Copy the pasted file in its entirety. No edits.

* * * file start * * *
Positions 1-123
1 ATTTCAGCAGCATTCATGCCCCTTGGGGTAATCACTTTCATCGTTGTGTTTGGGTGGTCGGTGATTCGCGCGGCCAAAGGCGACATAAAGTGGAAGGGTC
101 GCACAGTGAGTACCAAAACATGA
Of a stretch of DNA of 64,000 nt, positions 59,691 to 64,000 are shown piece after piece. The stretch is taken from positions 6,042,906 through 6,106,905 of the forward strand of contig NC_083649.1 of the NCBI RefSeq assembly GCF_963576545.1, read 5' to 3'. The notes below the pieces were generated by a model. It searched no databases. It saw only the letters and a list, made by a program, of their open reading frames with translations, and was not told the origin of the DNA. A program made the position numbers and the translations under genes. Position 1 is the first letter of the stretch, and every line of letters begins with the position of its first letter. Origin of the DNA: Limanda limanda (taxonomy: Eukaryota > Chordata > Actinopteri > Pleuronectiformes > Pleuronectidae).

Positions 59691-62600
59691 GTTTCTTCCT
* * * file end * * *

Positions 1-123
1 ATTTCAGCAGCATTCATGCCCCTTGGGGTAATCACTTTCATCGTTGTGTTTGGGTGGTCGGTGATTCGCGCGGCCAAAGGCGACATAAAGTGGAAGGGTC
101 GCACAGTGAGTACCAAAACATGA
Of a stretch of DNA of 64,000 nt, positions 59,691 to 64,000 are shown piece after piece. The stretch is taken from positions 6,042,906 through 6,106,905 of the forward strand of contig NC_083649.1 of the NCBI RefSeq assembly GCF_963576545.1, read 5' to 3'. The notes below the pieces were generated by a model. It searched no databases. It saw only the letters and a list, made by a program, of their open reading frames with translations, and was not told the origin of the DNA. A program made the position numbers and the translations under genes. Position 1 is the first letter of the stretch, and every line of letters begins with the position of its first letter. Origin of the DNA: Limanda limanda (taxonomy: Eukaryota > Chordata > Actinopteri > Pleuronectiformes > Pleuronectidae).

Positions 59691-62600
59691 GTTTCTTCCT